A few days ago, Rep. Dennis Kucinich introduced H.R. 6358, called
the Cell Phone Right to Know Act. If passed, it would create a new
national research program to study the relationship between cell
phones and health, require an update of old Specific Absorption
Rate (SAR) numbers, and would by law force cell phone manufactures
to slap a warning label on their phones, telling about the
different radiation levels from each phone. You could say it's
like the warning label on cigarette packs that tell you that
smoking is bad for you and can lead to health risks.
Smoking has been proven to cause health problems; with cell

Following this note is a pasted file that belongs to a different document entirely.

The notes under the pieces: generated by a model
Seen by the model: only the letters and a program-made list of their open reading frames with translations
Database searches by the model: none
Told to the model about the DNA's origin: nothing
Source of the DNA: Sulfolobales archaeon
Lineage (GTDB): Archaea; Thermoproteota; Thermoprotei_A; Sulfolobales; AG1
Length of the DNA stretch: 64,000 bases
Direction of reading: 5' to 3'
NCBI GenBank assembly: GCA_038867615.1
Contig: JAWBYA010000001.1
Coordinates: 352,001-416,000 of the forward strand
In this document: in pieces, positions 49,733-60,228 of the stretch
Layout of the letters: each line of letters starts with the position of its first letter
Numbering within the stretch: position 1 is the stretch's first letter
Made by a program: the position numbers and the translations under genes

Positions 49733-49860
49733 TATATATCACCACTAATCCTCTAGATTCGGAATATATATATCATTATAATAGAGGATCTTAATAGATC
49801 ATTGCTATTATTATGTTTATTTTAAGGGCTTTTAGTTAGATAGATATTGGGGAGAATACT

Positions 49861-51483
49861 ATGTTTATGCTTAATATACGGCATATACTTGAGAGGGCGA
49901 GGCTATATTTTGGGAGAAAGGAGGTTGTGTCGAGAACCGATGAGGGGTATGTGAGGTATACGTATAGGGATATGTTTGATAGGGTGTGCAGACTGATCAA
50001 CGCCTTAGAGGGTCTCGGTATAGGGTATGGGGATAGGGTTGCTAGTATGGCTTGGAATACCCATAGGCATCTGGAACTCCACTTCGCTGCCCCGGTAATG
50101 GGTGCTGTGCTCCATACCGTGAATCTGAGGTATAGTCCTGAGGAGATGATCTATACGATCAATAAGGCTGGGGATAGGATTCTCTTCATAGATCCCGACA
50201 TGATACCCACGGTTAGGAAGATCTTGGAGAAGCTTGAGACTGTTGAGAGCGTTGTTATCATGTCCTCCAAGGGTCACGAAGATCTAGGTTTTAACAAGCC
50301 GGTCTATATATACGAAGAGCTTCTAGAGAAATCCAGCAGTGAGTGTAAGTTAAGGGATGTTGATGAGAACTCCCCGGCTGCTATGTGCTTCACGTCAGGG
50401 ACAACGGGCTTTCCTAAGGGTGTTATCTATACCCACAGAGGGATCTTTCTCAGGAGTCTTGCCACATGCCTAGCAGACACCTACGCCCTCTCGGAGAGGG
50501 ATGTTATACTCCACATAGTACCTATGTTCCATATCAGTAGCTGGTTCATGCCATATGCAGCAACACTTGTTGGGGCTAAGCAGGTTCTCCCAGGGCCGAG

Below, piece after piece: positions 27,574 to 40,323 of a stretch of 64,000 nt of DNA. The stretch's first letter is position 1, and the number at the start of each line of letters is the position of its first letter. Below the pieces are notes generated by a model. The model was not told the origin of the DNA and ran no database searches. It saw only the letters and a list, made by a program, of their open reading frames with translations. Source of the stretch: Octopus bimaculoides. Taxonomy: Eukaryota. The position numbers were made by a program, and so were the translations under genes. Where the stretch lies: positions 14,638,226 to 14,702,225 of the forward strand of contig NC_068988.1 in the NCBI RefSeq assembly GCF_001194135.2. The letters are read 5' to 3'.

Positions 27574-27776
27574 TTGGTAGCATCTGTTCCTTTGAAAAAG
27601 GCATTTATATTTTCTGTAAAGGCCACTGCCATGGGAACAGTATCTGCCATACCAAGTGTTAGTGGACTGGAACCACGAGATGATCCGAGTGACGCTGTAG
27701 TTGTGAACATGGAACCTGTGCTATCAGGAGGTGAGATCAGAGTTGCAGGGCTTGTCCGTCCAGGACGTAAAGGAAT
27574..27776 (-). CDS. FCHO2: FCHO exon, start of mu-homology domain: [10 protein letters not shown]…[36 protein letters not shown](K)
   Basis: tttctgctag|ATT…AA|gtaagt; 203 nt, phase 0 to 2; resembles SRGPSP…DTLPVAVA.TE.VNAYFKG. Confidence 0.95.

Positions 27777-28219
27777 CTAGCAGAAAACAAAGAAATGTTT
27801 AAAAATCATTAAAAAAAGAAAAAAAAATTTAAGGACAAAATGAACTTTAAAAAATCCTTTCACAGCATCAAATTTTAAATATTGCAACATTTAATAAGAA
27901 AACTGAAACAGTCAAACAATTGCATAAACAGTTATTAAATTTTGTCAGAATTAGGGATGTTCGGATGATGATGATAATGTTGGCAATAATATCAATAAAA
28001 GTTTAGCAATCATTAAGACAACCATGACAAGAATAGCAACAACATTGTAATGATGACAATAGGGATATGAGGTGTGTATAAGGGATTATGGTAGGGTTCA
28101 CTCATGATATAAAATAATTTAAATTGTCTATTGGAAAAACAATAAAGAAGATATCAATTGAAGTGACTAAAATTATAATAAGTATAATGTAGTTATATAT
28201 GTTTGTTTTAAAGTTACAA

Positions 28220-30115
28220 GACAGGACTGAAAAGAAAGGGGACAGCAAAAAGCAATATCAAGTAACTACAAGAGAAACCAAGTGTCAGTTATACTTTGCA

phones, however, there has been no scientific proof that ties cell
phone radiation exposure to causing health problems, at least not
yet. So if this proposed bill is passed, do you think it's fair to
have this warning label when there currently is no scientific
proof that cell phone usage causes health problems? Would you care
what the warning label on phones read? Would you take the phones'
SAR rating into consideration when purchasing? Would warning
labels consciously change your phone usage habits, like talking
less, texting more, or using headsets for calls? We like to know
your thoughts on this. Read the latest blog by CNET writer Donna
Tam, "Congressman introduces new bill for cell-radiation warning labels," and when you're ready, speak your mind. For those who are
curious as to exactly what SAR is and how each cell phone
radiation level rates, check out this updated cell phone radiation
chart by CNET editors Kent German and Lynn La.